Education can be formal, informal and non-formal with the desire to get improved performance, enhance innovation in new strategies and products, reduce employee turnover, and boost the organisational profiles. This consequently affects the gross domestic product (GDP) of a country. A country’s economy becomes more productive as the proportion of educated workers increases.
Education, through digital technology, has started to transform the lives of smallholder farmers, thus reducing post-harvest losses, by having the means to better storage and processing facilities and access to market information and subsidized farm inputs.
With the introduction of Onecourse, a software application that improves reading, writing and mathematics, the Malawian government was able to narrow the gender gap in reading and mathematics skills. Rwanda implemented a mobile app called Babyl. With this app, patients are given information about their symptoms and referral givens when it becomes unavoidable.
The Nigerian labour force demonstrates the characteristics of individuals who urgently need training such as coding and innovation to be relevant in the 21st-century workplace.
According to the recent labour force data, 30 per cent of Nigerians never attended school. Further analysis shows that 17 per cent had primary school certificates, 36 per cent had secondary school certificates, while those in possession of degree and higher certificates constituted 20 per cent of the nation’s workforce.
Even within this group, 8 per cent have Ordinary National Diploma(OND)/Nigeria Certificate In Education (NCE) certifications; 9 per cent have first degrees (BA/BSc/Bed/HND), while 1 per cent have post-graduate degrees (MSc/MA/MAdmin).
Above this is the 0.1 per cent group which have doctorate degrees. However, according to the Minister of Education, Adamu Adamu, the number of out-of-school children had dropped from 10.1 million in 2019 to 6.5 million in 2020. This shows an intentional effort by parents, governments and organisations to narrow the gap as well as tackle the prevalent challenges, albeit primary education is officially free.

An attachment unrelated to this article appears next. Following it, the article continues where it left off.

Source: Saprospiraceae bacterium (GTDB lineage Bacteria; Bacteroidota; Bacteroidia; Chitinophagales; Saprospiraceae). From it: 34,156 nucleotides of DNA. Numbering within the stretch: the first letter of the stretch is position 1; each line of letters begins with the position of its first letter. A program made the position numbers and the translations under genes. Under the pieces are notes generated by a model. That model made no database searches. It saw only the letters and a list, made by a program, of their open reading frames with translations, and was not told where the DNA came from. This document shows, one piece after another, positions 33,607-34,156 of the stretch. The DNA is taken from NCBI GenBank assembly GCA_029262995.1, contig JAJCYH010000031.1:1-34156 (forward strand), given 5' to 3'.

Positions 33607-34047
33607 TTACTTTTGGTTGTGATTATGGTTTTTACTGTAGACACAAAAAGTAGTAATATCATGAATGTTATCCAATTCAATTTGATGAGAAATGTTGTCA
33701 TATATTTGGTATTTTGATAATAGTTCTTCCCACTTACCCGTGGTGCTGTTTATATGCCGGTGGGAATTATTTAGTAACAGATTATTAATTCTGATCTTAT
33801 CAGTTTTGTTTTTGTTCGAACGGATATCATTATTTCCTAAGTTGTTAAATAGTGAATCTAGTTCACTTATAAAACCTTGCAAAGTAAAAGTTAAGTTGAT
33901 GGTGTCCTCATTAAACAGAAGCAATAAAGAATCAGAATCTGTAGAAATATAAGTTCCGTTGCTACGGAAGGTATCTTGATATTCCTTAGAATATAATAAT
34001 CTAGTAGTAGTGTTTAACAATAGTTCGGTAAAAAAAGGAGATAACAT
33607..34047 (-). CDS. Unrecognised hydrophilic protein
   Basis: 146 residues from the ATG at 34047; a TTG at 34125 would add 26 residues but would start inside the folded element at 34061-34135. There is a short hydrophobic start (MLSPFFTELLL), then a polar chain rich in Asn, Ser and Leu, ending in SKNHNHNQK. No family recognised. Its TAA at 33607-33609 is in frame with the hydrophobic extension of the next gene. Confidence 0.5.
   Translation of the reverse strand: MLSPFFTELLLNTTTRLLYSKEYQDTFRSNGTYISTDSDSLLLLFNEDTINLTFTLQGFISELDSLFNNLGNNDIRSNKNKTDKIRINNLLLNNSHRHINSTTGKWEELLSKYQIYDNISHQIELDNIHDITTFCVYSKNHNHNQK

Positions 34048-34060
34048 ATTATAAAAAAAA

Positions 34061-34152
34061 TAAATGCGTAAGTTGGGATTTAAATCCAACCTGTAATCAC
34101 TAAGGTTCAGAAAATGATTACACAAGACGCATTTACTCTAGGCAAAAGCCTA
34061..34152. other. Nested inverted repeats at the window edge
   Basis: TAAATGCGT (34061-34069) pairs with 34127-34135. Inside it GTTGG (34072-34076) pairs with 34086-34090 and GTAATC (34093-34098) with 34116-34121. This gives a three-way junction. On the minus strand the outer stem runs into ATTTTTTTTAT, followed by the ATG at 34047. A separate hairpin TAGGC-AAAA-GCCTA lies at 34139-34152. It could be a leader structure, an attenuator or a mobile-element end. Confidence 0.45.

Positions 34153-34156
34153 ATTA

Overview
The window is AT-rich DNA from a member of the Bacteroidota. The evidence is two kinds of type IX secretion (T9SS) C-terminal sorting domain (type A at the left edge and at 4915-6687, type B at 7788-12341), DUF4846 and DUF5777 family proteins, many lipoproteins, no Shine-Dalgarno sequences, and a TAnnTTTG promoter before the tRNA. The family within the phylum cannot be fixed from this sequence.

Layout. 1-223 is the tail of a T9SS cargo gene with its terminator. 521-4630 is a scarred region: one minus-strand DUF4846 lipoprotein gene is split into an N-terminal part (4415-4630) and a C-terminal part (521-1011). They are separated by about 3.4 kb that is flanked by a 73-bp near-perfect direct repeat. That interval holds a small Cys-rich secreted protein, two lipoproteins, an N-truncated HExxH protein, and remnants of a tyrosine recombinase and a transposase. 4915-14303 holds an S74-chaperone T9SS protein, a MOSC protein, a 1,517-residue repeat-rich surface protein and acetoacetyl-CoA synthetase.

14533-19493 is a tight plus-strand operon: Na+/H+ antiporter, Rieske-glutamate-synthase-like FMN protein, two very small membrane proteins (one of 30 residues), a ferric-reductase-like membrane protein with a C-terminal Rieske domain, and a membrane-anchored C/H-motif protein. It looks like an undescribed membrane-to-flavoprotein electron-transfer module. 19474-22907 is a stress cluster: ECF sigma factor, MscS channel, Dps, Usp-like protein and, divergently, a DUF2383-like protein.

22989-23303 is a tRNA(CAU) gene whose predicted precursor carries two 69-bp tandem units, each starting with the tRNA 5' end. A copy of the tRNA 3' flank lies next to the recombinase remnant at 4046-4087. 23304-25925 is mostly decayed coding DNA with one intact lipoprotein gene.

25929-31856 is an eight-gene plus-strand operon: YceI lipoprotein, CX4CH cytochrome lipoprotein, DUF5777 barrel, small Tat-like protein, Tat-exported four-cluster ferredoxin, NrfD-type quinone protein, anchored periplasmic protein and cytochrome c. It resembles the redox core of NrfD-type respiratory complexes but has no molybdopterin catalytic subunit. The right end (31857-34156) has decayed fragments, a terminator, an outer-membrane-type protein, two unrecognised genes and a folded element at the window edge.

Some organisations envisaged the impact of education/training as a catalyst for Nigeria’s economic growth in Nigeria’s economy. To corroborate this, analysts at Businessday Research and Intelligence Unit (BRIU) understudied the impact of upskilling and digital transformation in driving economic growth in Nigeria.
From the report, it was projected that the Nigerian economy will grow by $8.79 billion by 2023 and this growth will be largely driven by some sectors—ICT, agriculture, health, finance and insurance sectors— and by companies that spend more on training, research and development and technology acquisition.
In this light, FBNQuest, through its Corporate Responsibility and Sustainability (CR&S), continues to focus on knowledge and skills development for economic growth.
Thousands of students have been trained in financial literacy which includes ways to earn, save and grow money; hundreds of women have also been trained on financial literacy through female economic empowerment and capacity building initiatives; A Bloomberg Room was set up in Lagos Business School (LBS) to help students gain access to real-time financial data through the use of the Bloomberg Terminals; employees have volunteered to mentor Teach For Nigeria (TFN) fellows; to mention a few.